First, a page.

Market insight into clarity enhanced paraiba type tourmaline

I just had a great conversation with a women who is actively buying large numbers of faceted paraiba type tourmaline.  She had just purchased a beautiful gemstone that turned out to a Laurellite and wanted to discuss it with me.  Laurellite is a name I have given to a new variety of tourmaline from Mozambique that displays a reverse Alexandrite color change.

As we talked about Laurellite it became obvious that she had to deal with a massive amount of “clarity enhanced” paraiba, besides seeing  many paraiba type gemstones that are misidentified.  Sometimes misidentification is to her advantage while most of the time it just leads to more trips to the GIA laboratory in Carlsbad CA and cost.  More difficult than identification of the gemstones is the nearly universal use of oils and epoxies to enhance the clarity of the paraiba type gemstones.

This is not surprising to me since Mozambique never produced a large percentage of eye clean stones and the heating requirements, with many stones, to produce the desired cyan blue color, incurs a significant risque of damaging the stone.  I don’t buy faceted stones because I cut everything I have in the collection so I have not personally run into a problem with clarity enhancement.  I also don’t heat or clarity enhance anything I have because I want to collection as natural a gemstone as I can get.  Still I realized that some rough is routinely heat and not disclosed.  (I think that the blues from Namibia and pinks from Brazil are the must suspect when it comes to heating.  Irradiation may also be a factor in Brazilian rough) These cases are the exception with tourmaline because it is usually safer to heat tourmaline after it has been faceted/preformed rather than have the surface inclusions/flaws originate damaging fractures.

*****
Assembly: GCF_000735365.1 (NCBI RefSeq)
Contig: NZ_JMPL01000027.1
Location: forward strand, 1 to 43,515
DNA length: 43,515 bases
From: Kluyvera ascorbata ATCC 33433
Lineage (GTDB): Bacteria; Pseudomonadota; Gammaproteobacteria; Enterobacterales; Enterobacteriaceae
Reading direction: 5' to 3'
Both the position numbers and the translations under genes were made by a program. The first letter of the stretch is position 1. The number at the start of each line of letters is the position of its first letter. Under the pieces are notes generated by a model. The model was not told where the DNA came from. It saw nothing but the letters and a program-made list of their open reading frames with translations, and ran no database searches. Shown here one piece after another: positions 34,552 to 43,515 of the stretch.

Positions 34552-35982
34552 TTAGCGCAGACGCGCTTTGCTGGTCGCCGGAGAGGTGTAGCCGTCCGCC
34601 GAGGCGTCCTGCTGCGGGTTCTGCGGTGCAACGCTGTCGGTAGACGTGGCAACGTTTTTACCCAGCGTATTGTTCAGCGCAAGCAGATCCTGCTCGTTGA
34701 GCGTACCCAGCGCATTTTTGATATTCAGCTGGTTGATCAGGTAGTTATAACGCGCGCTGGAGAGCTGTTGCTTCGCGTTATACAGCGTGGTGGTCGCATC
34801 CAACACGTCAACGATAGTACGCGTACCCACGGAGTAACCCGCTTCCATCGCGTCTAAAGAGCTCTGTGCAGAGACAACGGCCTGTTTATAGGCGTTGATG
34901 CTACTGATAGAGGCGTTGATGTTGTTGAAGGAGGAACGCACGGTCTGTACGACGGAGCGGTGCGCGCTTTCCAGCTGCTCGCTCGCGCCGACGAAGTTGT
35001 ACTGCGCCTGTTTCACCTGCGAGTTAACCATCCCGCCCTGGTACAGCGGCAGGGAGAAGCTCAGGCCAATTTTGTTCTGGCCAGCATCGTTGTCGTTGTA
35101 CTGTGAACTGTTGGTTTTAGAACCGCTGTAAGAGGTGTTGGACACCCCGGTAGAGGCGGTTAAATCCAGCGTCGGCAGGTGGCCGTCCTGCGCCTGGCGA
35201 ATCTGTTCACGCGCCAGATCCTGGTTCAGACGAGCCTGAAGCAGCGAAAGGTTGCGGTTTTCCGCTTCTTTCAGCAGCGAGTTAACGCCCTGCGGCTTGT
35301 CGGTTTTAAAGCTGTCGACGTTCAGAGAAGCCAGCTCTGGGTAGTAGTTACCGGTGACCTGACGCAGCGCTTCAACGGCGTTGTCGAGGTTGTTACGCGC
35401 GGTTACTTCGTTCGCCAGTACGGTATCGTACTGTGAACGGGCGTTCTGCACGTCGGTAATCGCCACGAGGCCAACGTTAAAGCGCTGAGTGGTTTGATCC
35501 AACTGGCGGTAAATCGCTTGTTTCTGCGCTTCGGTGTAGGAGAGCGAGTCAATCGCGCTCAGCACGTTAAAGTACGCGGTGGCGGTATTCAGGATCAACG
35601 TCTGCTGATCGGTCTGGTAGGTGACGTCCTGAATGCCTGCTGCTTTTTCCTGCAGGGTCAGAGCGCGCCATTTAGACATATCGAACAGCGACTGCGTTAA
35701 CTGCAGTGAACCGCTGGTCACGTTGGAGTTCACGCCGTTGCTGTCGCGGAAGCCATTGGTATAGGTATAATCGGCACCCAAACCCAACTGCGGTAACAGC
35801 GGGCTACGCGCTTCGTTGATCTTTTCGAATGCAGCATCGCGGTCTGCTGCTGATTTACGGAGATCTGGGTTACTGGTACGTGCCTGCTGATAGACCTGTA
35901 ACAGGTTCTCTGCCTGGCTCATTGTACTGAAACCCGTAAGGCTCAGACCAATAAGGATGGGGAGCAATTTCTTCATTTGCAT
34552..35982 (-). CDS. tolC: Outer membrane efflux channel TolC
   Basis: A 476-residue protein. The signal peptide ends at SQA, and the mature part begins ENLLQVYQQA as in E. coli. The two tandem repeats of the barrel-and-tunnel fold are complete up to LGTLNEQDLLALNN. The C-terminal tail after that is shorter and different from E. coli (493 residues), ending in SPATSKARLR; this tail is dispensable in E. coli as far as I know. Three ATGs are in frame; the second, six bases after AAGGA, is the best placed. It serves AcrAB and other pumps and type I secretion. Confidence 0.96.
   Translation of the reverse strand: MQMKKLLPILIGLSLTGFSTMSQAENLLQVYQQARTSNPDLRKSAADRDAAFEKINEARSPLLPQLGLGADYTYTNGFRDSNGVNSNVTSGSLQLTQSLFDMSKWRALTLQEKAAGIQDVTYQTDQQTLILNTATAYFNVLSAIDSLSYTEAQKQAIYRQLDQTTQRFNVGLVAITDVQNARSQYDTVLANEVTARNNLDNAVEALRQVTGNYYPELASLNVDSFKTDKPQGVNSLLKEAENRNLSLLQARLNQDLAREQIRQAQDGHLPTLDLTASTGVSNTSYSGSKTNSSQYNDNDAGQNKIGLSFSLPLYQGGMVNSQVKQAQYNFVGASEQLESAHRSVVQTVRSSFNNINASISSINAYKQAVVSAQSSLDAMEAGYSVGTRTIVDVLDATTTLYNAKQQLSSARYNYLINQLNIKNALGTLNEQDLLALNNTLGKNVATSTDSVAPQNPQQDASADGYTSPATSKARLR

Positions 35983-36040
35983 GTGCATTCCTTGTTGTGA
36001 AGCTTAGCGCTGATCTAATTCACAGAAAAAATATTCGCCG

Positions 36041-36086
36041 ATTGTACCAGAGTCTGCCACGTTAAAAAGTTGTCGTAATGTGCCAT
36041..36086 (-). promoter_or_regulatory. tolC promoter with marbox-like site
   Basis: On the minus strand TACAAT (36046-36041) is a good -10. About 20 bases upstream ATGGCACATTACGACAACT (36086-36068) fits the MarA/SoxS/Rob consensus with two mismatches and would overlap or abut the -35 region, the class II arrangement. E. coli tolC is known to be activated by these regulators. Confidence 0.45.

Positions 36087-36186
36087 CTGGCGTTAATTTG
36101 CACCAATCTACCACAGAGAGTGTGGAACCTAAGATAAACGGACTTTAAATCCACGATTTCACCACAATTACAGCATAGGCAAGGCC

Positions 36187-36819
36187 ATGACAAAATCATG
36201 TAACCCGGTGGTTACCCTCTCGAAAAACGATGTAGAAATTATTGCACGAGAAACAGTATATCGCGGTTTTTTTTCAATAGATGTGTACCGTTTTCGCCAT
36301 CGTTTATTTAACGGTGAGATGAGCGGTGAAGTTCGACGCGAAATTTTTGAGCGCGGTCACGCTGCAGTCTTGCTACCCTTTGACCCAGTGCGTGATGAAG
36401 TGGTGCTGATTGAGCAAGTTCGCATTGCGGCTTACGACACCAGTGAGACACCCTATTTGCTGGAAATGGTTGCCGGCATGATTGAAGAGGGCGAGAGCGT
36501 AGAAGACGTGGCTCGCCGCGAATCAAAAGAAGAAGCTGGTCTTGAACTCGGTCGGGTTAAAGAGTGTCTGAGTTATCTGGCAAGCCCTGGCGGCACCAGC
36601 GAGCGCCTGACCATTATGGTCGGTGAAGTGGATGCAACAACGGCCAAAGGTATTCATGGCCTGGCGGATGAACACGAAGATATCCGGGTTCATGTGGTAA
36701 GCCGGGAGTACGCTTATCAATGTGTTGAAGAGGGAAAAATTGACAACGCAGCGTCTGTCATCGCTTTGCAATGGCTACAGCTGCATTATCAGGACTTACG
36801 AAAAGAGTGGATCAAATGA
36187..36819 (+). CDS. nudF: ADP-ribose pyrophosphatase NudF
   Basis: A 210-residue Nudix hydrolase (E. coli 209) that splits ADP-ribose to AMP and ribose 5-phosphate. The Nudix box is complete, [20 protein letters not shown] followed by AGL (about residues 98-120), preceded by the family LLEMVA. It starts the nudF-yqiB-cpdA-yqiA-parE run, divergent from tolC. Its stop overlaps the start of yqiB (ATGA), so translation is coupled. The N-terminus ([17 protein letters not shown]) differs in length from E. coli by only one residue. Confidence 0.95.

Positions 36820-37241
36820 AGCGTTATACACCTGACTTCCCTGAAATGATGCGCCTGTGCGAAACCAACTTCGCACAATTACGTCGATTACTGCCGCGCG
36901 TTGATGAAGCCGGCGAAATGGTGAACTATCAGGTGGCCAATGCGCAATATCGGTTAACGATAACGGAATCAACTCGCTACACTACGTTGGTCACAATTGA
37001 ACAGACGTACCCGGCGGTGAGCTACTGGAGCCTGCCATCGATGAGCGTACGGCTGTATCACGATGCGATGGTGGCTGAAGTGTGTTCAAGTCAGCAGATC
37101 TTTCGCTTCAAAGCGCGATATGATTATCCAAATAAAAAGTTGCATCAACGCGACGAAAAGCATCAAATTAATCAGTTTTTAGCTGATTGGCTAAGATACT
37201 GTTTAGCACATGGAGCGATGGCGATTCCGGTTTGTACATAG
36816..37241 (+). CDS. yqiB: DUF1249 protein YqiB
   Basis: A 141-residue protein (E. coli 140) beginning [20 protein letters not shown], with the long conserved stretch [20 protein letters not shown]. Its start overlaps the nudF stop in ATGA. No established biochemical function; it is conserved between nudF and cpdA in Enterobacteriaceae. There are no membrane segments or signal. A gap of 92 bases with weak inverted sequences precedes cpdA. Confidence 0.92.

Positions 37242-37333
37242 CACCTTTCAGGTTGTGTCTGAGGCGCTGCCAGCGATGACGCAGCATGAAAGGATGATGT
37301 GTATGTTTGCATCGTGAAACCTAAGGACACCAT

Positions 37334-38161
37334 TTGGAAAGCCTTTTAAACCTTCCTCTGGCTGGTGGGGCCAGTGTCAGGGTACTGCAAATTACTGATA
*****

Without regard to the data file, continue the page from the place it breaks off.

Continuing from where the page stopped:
Our discussion ended with reinforcing my contention that all significant gemstones designated as cuprian, a broader range of colors than paraiba like, paraiba type and Paraiba, should be tested in a qualified laboratory.  I purchased a spectrometer to test my collection and I was quite surprised by the number and variety of tourmalines that I found to contain significant amounts of copper.  There is no doubt that the beauty of cuprian tourmaline is a major reason for the existence of this web site.

Bruce

 

About Bruce Fry

I was born in Summit, NJ in 1947 and graduated from Summit High School in 1966. I graduated from the Colorado School of Mines in 1970 and after spending another year in graduate school, I left to see the world of Brazil. After spending some more time discovering myself, I ended up working for the Commonwealth of Pennsylvania for 32 years as an Air Quality Engineer in the Department of Environmental Protection. I retired in 2007 and took up faceting gemstones again after a long hiatus that reached back to my twenties. I had started cutting cabochons when I was 13 and bought my first faceting machine when I was 15, but ran out of money and time until I retired.
My great love in gemology is tourmaline and the collection presented here represents my effort to get as much beauty and variety in the colors of tourmaline as I can. I was particularly lucky in being able to get unheated cuprian tourmaline before copper was discovered in gem grade tourmaline from Mozambique.

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